British Prime Minister Gordon Brown says the leaders of the Group of 20 rich and developing nations should outline a better economic order, and make sure the economic recovery continues.
The G20 leaders are gathering in the eastern U.S. city of Pittsburgh later this week to discuss economic and other issues.
Mr. Brown is among the leaders who say it is vital to resolve huge financial imbalances among nations in trade, savings and consumption that played a role in the financial crisis, and could leave the economy vulnerable to similar shocks in the future.
Some economists say the imbalances would ease if big exporters like China, Germany and Japan consumed more, while big debtors like the United States saved more.
Economic data show many parts of the global economy are beginning to recover from the recession and resume growth. That is why G20 officials are to discuss how to coordinate the end of efforts to stimulate their national economies, which include massive spending on public works projects and slashing interest rates to very low levels.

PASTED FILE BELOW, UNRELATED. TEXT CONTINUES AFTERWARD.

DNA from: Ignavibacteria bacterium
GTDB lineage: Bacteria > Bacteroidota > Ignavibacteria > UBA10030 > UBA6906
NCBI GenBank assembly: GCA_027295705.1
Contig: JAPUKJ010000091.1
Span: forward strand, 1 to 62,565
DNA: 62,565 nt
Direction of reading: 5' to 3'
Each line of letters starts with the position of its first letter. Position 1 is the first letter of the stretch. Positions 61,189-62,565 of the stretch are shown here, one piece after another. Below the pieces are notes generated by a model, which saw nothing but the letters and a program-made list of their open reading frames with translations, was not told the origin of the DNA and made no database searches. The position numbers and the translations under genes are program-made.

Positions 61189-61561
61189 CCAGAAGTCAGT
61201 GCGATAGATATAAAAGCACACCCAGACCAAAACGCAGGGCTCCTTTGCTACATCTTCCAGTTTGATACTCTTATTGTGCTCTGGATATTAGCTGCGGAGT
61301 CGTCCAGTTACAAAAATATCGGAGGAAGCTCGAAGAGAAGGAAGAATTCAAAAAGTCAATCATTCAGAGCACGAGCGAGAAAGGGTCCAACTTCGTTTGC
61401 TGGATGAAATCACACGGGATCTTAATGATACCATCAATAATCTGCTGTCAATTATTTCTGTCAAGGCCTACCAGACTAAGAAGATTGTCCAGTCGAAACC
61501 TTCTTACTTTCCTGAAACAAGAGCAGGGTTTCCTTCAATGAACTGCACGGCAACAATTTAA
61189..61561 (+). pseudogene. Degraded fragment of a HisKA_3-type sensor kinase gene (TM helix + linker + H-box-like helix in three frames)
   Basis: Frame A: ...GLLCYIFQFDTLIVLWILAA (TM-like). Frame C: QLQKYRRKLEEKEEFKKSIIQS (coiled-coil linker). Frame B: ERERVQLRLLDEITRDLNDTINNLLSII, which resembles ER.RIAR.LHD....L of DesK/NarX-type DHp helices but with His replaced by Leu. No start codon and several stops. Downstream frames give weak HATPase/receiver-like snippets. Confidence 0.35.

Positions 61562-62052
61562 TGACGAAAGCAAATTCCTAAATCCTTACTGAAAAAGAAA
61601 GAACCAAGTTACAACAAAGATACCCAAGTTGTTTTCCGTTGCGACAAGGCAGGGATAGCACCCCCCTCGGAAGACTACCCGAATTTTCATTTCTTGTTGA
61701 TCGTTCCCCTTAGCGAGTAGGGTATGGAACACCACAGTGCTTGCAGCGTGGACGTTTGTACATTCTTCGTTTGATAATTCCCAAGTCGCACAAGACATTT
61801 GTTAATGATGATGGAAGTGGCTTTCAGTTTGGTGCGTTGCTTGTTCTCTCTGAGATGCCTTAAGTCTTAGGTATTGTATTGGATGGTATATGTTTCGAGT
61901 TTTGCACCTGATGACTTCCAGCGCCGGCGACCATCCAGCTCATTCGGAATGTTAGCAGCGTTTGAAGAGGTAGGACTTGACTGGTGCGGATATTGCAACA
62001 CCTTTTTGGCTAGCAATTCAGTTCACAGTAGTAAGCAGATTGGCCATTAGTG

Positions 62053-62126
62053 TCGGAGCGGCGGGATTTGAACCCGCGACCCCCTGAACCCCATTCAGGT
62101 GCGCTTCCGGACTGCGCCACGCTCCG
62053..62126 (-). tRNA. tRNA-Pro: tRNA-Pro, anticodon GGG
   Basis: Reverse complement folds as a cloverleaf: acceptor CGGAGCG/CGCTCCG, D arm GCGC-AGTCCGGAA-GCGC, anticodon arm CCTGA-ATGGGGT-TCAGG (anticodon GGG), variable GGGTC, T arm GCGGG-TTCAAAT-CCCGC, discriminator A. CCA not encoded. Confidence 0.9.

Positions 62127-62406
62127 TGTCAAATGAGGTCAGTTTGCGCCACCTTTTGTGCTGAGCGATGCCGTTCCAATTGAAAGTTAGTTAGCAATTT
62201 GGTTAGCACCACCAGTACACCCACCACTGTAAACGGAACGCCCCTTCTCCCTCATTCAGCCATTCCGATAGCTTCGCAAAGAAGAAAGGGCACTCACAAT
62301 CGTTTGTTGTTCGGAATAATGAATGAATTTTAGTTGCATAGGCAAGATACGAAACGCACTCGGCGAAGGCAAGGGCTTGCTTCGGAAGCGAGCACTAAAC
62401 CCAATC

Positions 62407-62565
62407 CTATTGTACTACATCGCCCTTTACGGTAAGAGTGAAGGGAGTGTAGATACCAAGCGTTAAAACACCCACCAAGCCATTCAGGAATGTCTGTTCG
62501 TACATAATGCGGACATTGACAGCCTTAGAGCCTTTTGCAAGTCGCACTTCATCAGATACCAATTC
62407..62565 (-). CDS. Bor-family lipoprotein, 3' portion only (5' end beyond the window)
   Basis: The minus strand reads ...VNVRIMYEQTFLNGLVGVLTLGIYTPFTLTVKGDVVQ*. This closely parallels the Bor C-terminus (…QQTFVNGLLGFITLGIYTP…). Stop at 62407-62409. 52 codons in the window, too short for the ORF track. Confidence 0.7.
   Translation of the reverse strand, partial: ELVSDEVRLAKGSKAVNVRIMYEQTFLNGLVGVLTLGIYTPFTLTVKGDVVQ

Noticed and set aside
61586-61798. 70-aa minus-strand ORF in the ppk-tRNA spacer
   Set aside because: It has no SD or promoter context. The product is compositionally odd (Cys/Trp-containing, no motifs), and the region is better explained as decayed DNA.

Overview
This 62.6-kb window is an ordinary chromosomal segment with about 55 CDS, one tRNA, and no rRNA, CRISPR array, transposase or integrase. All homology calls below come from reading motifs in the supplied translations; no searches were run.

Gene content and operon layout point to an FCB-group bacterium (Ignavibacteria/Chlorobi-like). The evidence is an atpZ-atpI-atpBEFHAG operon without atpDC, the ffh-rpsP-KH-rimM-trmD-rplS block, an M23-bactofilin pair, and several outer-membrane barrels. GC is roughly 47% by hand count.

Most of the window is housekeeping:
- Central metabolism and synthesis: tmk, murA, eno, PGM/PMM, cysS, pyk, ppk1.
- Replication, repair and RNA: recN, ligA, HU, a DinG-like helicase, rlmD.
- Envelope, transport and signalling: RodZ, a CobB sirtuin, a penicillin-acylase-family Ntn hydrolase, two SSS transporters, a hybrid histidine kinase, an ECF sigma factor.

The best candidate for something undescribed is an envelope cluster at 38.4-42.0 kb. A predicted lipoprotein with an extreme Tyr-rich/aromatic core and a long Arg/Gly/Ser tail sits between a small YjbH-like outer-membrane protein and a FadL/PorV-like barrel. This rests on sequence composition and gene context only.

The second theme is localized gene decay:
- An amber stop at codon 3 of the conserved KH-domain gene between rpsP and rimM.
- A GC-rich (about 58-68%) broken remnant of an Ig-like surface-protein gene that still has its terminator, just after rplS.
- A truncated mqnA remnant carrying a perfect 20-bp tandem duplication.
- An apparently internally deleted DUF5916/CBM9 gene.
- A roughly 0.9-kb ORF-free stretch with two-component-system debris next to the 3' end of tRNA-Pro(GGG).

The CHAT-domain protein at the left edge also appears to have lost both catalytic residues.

Ending these stimulus programs is complex because cutting the effort too soon risks pushing the economy back into recession, but continuing stimulus programs too long runs up national debts and risks sparking inflation.
French Finance Minister Christine Lagarde says signs that the economy is beginning to recover should not be an excuse to avoid economic reforms.
French and German officials are proposing stricter regulation of the financial sector, including limits on executive pay.
Some information for this report was provided by AFP, AP and Reuters.